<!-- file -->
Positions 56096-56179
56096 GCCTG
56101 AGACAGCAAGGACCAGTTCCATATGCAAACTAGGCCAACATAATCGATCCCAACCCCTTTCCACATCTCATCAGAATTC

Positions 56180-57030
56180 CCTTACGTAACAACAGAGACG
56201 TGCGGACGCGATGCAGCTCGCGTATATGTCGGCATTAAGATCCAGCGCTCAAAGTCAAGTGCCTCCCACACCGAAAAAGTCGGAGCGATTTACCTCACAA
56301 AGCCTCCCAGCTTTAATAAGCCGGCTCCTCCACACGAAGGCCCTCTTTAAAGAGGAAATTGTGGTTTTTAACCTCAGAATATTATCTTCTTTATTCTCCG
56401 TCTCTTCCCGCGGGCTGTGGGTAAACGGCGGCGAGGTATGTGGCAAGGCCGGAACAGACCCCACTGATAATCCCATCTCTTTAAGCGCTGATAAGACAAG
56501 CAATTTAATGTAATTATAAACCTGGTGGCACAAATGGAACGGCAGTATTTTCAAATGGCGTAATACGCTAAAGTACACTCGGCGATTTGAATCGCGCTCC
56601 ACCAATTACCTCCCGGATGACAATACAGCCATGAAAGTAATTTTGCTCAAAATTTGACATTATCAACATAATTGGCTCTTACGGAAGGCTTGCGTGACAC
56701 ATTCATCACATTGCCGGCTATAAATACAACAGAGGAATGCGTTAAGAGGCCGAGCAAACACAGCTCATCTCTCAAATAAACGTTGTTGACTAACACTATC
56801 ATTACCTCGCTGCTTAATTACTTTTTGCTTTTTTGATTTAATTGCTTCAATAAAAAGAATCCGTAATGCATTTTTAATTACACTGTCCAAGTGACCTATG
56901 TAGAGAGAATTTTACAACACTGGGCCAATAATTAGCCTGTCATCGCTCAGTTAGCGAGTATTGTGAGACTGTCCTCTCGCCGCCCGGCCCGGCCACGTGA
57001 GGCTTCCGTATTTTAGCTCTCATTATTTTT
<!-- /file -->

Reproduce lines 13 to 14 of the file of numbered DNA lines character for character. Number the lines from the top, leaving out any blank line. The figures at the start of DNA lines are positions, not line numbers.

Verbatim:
56901 TAGAGAGAATTTTACAACACTGGGCCAATAATTAGCCTGTCATCGCTCAGTTAGCGAGTATTGTGAGACTGTCCTCTCGCCGCCCGGCCCGGCCACGTGA
57001 GGCTTCCGTATTTTAGCTCTCATTATTTTT